- The Washington Times - Saturday, April 28, 2007

The story of George Washington has been told over and over, from his time as commander of the Continental Army to his tenure as our nation’s first president, from Mount Vernon to crossing the Delaware.

Washington’s short but prosperous retirement years often are left out, however. George Washington’s Distillery & Gristmil, located just down the road from the sprawling Mount Vernon Estate & Gardens south of Alexandria, gives visitors a living-history picture of Washington’s businesses in his later years.

Washington opened a state-of-the-art grain mill in 1791, when he was still president. At its peak, the mill, powered by a 16-foot waterwheel, produced as much as 100,000 pounds of flour a month.

Washington was looking for a moneymaking idea in 1797 when his Scottish farm manager, James Anderson, persuaded him to try making whiskey. A year later, the distillery was the largest in the country.

Both the distillery and the gristmill have been restored to working order, so Washington’s story is more complete, says manager Steven Bashore.

“People are now starting to learn about George Washington as an entrepreneur and farmer,” Mr. Bashore says. “At that time, flour was a big moneymaker. It was exported to the West Indies, Portugal, England and other places. George Washington was thinking on a big scale — he wanted America to be the granary to the world. He saw that in the 1780s and was ahead of his time.”

The mill was restored by the Mount Vernon Ladies’ Association and reopened to the public in 2002. Visitors can see millers at work turning wheat into flour and corn into meal on the complex machinery, which includes French buhrstones, grain elevators and flour sifters as big as a sofa.

Mr. Bashore points out that the story of a mill is the story of progress for America.

To be able to mill grain was “critical,” he says. “Without it, people could not have fed themselves. It is part of America’s story as an agricultural nation.”

The move from grain to alcohol was natural. Anderson, Washington’s employee, knew the process of turning grain into spirits and taught the rest of the farm crew the complicated recipe.

Until the past decade, the distillery was mostly legend. The ledgers and operational notes were part of Washington’s writings, but because the original building burned down in 1814, the stills and building were gone.

Archaeologists mapped the spot where they thought the distillery had been and spent 1999 through 2006 excavating it. A display at the property shows the process as the archaeologists found the stone foundation, the location for the five stills and artifacts such as drinking glasses and teacups.

The Distilled Spirits Council of the United States, a trade group, gave Mount Vernon a grant of $2.1 million to aid in the reconstruction of the distillery, which had its grand opening early this month.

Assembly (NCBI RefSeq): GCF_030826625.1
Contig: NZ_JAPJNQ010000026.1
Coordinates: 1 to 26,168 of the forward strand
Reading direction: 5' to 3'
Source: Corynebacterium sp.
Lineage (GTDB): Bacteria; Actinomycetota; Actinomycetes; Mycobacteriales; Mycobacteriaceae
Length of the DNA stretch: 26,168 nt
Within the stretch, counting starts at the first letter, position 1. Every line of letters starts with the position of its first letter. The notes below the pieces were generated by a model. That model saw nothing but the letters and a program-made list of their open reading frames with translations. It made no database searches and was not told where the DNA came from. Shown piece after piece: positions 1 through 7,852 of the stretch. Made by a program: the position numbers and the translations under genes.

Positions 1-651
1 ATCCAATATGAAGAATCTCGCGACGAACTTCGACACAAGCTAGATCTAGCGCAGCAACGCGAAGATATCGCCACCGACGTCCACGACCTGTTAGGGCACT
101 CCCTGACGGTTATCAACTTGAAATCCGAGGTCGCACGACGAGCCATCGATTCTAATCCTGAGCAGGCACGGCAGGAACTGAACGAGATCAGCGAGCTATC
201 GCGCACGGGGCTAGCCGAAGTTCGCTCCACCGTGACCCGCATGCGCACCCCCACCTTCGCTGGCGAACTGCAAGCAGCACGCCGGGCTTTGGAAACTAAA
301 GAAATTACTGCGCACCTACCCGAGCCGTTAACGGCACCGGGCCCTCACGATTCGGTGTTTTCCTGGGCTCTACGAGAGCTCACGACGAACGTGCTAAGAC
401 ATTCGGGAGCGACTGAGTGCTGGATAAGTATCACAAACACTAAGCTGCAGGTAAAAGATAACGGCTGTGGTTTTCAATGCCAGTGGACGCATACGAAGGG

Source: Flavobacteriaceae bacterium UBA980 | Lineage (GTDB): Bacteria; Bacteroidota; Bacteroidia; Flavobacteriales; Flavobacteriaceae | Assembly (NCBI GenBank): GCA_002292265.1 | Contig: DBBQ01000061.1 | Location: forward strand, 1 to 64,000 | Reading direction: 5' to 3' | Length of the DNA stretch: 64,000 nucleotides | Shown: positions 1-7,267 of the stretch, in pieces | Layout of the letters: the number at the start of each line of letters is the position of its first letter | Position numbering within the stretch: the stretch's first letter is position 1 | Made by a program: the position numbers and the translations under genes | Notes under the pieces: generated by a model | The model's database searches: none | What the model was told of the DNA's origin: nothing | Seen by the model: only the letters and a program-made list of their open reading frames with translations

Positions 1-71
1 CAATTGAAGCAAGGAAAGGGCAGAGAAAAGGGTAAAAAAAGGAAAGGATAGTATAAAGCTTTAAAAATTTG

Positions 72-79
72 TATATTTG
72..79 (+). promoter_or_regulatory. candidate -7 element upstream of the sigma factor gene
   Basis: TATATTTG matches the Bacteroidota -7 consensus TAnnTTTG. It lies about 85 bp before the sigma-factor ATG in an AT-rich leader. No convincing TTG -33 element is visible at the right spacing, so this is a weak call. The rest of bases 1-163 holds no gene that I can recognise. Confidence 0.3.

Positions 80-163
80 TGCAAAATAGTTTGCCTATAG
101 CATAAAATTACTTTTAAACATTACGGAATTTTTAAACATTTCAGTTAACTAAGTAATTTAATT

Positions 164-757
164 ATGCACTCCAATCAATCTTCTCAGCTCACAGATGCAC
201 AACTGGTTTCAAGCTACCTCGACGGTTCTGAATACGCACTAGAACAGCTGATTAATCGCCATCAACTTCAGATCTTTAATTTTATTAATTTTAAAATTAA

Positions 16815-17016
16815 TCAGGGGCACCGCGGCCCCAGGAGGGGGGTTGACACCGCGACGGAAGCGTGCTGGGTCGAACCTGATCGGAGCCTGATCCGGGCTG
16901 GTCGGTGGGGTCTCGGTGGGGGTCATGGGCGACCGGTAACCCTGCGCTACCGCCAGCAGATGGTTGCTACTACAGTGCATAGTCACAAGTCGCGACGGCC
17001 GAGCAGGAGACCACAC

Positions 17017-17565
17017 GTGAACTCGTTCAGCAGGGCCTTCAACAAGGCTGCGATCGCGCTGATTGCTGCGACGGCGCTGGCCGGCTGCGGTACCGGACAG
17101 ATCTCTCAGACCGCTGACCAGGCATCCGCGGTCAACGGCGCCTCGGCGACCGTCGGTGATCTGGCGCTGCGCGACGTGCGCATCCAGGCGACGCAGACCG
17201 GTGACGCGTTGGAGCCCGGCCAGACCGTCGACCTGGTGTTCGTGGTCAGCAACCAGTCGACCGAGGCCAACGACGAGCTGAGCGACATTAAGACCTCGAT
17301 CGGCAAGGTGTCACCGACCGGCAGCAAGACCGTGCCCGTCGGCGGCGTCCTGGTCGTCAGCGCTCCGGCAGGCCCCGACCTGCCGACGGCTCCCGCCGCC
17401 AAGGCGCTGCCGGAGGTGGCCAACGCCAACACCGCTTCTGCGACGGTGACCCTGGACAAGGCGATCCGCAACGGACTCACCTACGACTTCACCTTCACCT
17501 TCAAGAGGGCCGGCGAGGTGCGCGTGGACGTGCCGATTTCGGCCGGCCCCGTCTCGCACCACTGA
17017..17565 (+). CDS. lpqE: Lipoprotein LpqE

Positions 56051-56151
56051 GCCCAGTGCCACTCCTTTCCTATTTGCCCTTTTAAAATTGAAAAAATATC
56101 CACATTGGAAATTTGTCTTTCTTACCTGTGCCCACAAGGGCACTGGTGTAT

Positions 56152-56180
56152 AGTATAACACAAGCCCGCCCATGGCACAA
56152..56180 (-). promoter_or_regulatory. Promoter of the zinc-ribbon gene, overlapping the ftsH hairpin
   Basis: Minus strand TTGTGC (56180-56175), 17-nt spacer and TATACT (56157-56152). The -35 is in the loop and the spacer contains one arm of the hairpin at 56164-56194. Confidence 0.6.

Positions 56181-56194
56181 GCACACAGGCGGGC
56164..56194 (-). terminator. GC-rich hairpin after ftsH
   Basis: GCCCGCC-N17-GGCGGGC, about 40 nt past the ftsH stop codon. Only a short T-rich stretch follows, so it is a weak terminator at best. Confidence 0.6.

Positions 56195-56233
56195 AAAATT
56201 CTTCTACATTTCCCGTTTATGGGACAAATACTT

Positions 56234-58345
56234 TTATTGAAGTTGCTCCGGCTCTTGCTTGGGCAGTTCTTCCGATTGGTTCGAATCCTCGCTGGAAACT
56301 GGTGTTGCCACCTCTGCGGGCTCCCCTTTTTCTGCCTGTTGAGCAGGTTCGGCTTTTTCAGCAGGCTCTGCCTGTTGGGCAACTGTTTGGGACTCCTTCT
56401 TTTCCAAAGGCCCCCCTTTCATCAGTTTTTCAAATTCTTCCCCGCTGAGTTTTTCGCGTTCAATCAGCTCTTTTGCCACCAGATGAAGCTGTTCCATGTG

A tour of the distillery gives visitors insight into how whiskey was made in the 18th century.

Mr. Bashore says it is the only distillery in the country that authentically demonstrates the process as it was in Washington’s day.

Though the distillery operates daily, on most days it is re-creating the process — boiling, fermenting, heating and cooling — rather than producing actual whiskey.

At its peak, the distillery was busy and profitable. In 1799, it produced almost 11,000 gallons of whiskey a year, valued at $7,500 — about $120,000 today. At the time, the average Virginia distillery produced about 650 gallons per year.

The second floor of the distillery features a historical timeline of whiskey in America and the archaeological process at the site. Before the Revolutionary War, rum was the major drink in America, the materials explain. After the war, whiskey became the more popular drink.

“They were not going to buy Britain’s drink,” Mr. Bashore says.

Also upstairs is a short film, “George Washington’s Liquid Gold,” which re-creates the action at the distillery. The best part of the movie, produced by the History Channel, is the narration by an actor playing Anderson, charming Scottish brogue and all.

WHEN YOU GO:

LOCATION: GEORGE WASHINGTON’S DISTILLERY & GRISTMILL ARE ON ROUTE 235, THREE MILES SOUTH OF MOUNT VERNON.

DIRECTIONS: TAKE GEORGE WASHINGTON MEMORIAL PARKWAY PAST OLD TOWN ALEXANDRIA. AT THE MOUNT VERNON ESTATE, TAKE 235 SOUTH AND FOLLOW SIGNS TO THE GRISTMILL.

HOURS: OPEN FROM 10 A.M. TO 5 P.M. DAILY, FROM APRIL TO OCTOBER. THE DISTILLERY IS HANDICAPPED ACCESSIBLE AND HAS AN ELEVATOR.

ADMISSION: $4 FOR ADULTS, $2 FOR CHILDREN AGES 6 TO 11. CHILDREN AGES 5 AND YOUNGER ARE ADMITTED FREE. WHEN COMBINED WITH ADMISSION TO MOUNT VERNON, TICKETS ARE $2 FOR ADULTS AND $1.50 FOR CHILDREN AGES 6 TO 11. PURCHASE TICKETS AT MOUNT VERNON’S FORD ORIENTATION CENTER OR AT THE GRISTMILL SHOP ON-SITE.

PARKING: PLENTY OF FREE PARKING.

LOAD COMMENTS ()

 

Click to Read More

Click to Hide